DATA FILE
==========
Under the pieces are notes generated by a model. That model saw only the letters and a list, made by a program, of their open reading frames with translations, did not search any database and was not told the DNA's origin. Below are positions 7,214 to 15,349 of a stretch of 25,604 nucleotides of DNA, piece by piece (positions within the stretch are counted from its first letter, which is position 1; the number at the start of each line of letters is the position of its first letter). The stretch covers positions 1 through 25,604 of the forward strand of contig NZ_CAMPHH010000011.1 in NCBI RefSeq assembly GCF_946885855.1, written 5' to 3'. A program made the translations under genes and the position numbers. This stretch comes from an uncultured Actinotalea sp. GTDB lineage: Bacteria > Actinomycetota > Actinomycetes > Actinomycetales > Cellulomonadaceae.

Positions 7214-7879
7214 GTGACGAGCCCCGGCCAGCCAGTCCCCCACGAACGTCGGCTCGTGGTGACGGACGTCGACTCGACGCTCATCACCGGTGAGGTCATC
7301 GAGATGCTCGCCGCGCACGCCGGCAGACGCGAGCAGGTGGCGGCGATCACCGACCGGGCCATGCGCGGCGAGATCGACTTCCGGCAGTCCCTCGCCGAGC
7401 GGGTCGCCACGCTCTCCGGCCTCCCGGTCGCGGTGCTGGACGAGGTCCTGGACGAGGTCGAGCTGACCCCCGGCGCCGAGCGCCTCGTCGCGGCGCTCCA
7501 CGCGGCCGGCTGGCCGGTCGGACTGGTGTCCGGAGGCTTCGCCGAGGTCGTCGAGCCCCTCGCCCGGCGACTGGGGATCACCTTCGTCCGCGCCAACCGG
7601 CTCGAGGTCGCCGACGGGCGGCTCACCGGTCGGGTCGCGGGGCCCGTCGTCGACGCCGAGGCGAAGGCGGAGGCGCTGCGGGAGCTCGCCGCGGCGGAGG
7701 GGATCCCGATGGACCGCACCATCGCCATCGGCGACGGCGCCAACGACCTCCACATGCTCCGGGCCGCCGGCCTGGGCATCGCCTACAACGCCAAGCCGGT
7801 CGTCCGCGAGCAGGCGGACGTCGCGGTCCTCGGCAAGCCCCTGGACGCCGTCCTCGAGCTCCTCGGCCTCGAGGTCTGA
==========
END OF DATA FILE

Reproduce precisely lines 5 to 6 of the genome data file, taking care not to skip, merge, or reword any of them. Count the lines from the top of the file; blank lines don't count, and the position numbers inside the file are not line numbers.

7401 GGGTCGCCACGCTCTCCGGCCTCCCGGTCGCGGTGCTGGACGAGGTCCTGGACGAGGTCGAGCTGACCCCCGGCGCCGAGCGCCTCGTCGCGGCGCTCCA
7501 CGCGGCCGGCTGGCCGGTCGGACTGGTGTCCGGAGGCTTCGCCGAGGTCGTCGAGCCCCTCGCCCGGCGACTGGGGATCACCTTCGTCCGCGCCAACCGG